"Much has been written about the evils of your Acquisition Syndrome often referred to as gas. And the US. It is a real thing for many photographers. But my personal view of this election is isolated more to spending big bucks on cameras and lenses. What about those smaller purchases that bring us true joy and energize our enthusiasm for photography. I'll make my anti gas case on today's tedious podcast I. Hope You enjoy the show. I don't know if you've ever done this but I'm going to admit you right now. That I have okay. Now fortunately is just you and me so you know no one else will. No I've never I've never admitted this anywhere else before. And this is the truth I'm telling you the truth right now. So but just from my mouth to your ears right now have you ever Set. A new camera or an accessory for it. On. The table in front of you while you worked watch TV listen to music you know just. said it there It wasn't in use. There was no particular reason to do this. Other than you just wanted to look at it and admire it's beauty. I've done that. Honestly, I. I have done that more than once. To cases that come to mind right now, the first one is the Olympus pen. F. In its handsome leather half case Oh. My Gosh. What a beauty So pretty. The other one is the Fujifilm x one hundred V with its aluminum grip? Yeah. That's pretty two different cameras you know the my pen F is a silver Penev. Got Some really beautiful silver lenses and I get this brown leather half case with a matching rhys strap. Really Nice and then my ex one hundred V is the all black model which I really liked for the Fuji Film. And it has this aircraft aluminum grip really really pretty. Really Nice. And when I look at these things sitting on the table in front of me. While I'm watching TV, while I'm listening to music while I'm browsing the web doing whatever the heck. I do at ten o'clock at night. It makes me WANNA go out and take pictures you know I go i. Can't wait to get that camera my hands and go do something. And that's the idea that's the idea and especially right now that's the idea. To be excited to have enthusiasm to you know want to go do something that you actually can do pick up your camera and go take pictures when we're a bit stale feeling that stale how can we spark this kind of joy? Without digging our credit cards for a fifteen hundred dollar charge in my trick as you've already figured out has been through new accessories and techniques, and you may be surprised to know that I have five of these. To share with you this week. Okay. So let's let's get started on these little things. This is my anti-gas list. Okay. Because they don't qualify they don't call not one of these qualify. For Gear Acquisition Syndrome and you can argue that with me but I'm not going to yield on this on already. Here we got and I'm GonNa fool with you on the first one the first one's. GonNa. Mess with you right out of the shoot. The first one is a new Lens. Coin what you just said, right a new lens but a vintage one. Yes. So it's only new to you is been around for a long time. Yes. You could spend twelve hundred dollars on a new state of the art optic no problem. You can spend more than that if you wanted. But scoring of vintage beauty for one hundred dollars or less. Can Be just as satisfying in evokes a far less guilt. In the images that this glass producers can truly inspiring because it seems like each lens that you find on Ebay or craigslist or Oetzi or your local camera shop each vintage lens that you find has a different feel to it and. Go. Wow. This is really Kinda neat and sometimes in the world of digital optics everything sort of produces the same super magnificent results right which is great. Until you know a thousand frame of the same super magnificent result and he got I really would like to see something different. A new vintage lens can do that. And since most of US shoot murless or have a meritless camera, they adapt these lenses adapt. So well, meritless cameras. It's not even funny. You can get an adapter for like fifteen bucks at works. Great. You have this manual Focus Lens you take some pictures with it. You're going. Wow, this is really interesting. This looks different. It's different operating is different looking through the electronic viewfinder with it's just different the way around and it can be very motivating very inspiring. It can push you to photograph things that you might bypass otherwise just because turn out interesting with this particular Lens.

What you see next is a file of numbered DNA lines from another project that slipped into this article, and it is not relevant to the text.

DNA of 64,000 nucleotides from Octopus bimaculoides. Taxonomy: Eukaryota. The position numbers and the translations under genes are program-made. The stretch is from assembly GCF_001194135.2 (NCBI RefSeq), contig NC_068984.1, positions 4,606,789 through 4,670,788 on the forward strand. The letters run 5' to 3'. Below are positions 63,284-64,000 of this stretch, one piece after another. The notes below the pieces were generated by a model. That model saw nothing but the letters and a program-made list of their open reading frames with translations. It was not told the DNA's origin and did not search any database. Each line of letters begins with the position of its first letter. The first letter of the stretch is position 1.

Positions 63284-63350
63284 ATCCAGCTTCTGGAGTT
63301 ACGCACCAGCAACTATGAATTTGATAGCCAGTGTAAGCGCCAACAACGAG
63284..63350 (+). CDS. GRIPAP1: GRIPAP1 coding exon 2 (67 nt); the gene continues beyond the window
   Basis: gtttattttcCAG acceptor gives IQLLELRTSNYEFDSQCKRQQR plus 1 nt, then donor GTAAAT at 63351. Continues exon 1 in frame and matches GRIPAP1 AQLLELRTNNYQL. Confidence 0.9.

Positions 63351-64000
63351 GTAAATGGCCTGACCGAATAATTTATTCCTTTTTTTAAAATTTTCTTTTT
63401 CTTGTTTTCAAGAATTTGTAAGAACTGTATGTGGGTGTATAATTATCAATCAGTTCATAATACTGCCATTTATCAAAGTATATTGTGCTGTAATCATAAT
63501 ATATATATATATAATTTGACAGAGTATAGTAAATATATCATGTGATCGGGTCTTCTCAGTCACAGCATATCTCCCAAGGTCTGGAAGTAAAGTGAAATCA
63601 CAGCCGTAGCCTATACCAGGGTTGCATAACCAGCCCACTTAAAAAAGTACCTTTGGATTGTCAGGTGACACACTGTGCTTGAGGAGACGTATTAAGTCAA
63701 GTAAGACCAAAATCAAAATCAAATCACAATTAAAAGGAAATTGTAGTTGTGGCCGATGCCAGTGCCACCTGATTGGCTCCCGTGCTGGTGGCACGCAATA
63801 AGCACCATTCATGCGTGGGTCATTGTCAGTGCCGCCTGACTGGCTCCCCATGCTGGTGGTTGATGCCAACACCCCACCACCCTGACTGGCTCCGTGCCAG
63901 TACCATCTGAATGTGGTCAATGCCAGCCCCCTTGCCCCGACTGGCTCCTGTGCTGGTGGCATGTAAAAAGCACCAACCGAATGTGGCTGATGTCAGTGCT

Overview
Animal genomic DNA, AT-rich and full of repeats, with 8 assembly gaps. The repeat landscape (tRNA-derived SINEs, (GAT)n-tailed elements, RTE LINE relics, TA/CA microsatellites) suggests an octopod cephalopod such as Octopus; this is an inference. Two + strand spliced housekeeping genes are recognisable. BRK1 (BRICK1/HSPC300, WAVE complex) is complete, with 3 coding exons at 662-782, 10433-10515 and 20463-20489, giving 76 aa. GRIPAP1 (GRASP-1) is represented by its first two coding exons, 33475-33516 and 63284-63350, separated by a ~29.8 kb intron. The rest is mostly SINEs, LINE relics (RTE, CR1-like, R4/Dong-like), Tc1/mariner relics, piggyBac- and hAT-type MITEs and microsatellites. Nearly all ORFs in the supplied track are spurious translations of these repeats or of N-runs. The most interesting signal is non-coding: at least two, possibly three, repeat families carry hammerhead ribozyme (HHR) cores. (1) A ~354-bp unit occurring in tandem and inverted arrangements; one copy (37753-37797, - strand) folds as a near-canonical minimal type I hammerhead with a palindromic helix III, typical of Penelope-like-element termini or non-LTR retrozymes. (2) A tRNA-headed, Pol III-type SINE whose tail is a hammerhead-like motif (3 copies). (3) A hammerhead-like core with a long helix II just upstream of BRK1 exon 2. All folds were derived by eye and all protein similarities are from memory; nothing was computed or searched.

Interview With Polly Irungu